I posted last week on the partisan divide among voters on the issue of climate change. The National Journal has done a survey of members of Congress that shows that this divide is even greater in Congress:
The National Journal prints comments made by those who were surveyed that is also very illuminating. Here are comments by Republicans:
"Reasonable people have doubts. For every Al Gore, there is an intelligent scientist armed with legitimate facts to debunk him."
"But this is an opportunity for us to export U.S. innovation to improve global environmental responsibility and not just regulate ourselves."
"In the '70s, the 'consensus of scientists' was that we were beginning global cooling. Now it is global warming. Excuse me if I am skeptical of this newest form of secular religion. Perhaps we should pause and take a breath before we drink the new Kool-Aid!"
"The Earth is warming, but we don't know whether it's caused entirely by humans or whether human actions can change it."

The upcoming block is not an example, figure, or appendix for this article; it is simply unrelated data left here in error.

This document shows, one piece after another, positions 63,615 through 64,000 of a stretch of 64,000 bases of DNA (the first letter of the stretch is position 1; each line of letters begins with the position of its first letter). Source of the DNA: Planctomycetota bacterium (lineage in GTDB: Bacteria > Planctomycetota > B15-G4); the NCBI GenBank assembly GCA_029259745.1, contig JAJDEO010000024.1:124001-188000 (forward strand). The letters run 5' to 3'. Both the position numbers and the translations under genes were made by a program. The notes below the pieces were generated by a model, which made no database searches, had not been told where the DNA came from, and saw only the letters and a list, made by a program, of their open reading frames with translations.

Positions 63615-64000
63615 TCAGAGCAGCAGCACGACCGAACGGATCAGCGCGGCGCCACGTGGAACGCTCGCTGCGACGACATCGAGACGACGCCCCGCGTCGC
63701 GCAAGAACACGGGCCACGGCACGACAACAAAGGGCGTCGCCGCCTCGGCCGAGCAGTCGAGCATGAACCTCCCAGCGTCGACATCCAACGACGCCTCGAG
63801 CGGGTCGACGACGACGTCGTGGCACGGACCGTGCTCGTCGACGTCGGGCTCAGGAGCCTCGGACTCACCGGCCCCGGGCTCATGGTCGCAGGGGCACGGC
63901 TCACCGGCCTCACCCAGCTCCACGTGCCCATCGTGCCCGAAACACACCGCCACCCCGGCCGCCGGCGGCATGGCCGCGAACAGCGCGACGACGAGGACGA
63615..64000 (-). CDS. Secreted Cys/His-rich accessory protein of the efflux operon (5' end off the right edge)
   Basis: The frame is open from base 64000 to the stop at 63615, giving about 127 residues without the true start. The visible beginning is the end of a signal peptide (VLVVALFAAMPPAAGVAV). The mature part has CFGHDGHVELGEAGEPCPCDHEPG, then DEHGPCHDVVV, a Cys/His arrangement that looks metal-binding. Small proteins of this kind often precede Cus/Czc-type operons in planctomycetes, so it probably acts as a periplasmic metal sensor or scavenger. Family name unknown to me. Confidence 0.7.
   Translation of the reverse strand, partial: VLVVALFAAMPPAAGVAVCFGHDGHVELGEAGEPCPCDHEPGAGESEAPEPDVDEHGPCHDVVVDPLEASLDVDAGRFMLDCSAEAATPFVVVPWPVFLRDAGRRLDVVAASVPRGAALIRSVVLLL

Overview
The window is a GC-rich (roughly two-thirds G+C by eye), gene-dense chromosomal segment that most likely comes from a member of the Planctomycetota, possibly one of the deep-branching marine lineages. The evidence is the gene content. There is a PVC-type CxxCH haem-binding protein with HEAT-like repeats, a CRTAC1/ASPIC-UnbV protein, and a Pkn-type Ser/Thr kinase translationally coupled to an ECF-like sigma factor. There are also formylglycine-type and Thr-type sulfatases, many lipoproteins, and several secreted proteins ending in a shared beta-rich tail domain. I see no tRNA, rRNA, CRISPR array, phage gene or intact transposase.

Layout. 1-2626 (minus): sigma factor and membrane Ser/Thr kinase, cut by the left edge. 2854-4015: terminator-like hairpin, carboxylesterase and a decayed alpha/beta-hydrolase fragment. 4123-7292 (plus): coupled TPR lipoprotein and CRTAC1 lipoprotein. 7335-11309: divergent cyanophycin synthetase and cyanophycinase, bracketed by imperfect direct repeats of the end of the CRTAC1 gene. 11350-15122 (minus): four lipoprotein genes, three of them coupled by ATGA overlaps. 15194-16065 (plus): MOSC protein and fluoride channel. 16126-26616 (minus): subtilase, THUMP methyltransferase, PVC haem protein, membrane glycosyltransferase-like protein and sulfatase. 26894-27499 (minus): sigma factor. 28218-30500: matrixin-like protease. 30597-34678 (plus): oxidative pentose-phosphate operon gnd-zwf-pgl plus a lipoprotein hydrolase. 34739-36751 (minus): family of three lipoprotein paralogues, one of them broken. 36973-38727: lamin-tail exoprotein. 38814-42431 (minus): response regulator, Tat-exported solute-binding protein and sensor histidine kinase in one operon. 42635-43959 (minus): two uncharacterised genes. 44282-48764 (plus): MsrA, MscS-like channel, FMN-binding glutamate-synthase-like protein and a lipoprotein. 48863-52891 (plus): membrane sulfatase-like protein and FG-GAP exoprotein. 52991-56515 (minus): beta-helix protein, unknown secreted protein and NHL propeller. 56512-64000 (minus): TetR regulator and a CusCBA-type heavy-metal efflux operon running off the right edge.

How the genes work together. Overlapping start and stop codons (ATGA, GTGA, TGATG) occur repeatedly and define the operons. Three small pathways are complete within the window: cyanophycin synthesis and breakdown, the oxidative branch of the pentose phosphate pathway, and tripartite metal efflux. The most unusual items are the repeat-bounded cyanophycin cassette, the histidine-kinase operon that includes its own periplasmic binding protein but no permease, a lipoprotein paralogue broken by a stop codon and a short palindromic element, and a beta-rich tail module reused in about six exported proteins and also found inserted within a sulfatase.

"It is proven that it is a partial cause, but not the primary cause."
"No, not man-made pollution alone."
"Human contribution is minimal, but pollution should be reduced for a cleaner environment."
"If there's one thing poll after poll indicates, it's that the science is not settled on this issue."
"What has been proven is that a well-targeted pop-culture campaign can trump even the best of science. The bad news is, a very few will get very rich, and the rest of us will foot the bill with mythical creations like cap and trade. The impact of such programs on the environment: Zero. The cost to the American public: Huge. The grin on Al Gore's very wealthy face: Priceless!"
"It's been proven beyond a reasonable doubt that Democrats are OK with the idea of surrendering our spot atop the world economy."
May favorite comment is "If there's one thing poll after poll indicates, it's that the science is not settled on this issue." Since when do public opinion polls decide science? Read it all here.